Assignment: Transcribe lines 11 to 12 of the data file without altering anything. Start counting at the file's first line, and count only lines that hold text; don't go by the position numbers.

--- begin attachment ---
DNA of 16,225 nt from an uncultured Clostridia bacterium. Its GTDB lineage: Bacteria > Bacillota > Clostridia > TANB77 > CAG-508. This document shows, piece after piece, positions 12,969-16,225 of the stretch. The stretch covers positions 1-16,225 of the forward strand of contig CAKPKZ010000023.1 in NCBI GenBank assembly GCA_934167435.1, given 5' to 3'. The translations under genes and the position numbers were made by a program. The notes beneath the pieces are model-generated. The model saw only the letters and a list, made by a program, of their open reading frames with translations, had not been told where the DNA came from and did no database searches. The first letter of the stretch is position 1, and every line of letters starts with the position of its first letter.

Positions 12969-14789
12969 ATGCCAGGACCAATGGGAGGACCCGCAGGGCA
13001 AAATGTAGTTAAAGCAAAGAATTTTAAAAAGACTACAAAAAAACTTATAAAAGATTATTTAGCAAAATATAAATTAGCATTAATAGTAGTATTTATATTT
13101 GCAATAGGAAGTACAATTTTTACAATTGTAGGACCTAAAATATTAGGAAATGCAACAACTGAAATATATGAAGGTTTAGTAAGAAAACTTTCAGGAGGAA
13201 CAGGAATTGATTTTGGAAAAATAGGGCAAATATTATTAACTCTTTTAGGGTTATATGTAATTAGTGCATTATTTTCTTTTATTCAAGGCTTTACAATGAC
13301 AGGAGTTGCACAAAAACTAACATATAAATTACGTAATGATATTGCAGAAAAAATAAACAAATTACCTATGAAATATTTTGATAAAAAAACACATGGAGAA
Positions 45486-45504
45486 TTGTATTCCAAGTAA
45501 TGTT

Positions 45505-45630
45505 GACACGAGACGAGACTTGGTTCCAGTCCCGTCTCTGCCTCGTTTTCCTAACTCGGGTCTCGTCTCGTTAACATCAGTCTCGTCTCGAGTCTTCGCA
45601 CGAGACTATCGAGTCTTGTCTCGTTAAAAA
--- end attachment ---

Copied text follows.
Positions 45505-45630
45505 GACACGAGACGAGACTTGGTTCCAGTCCCGTCTCTGCCTCGTTTTCCTAACTCGGGTCTCGTCTCGTTAACATCAGTCTCGTCTCGAGTCTTCGCA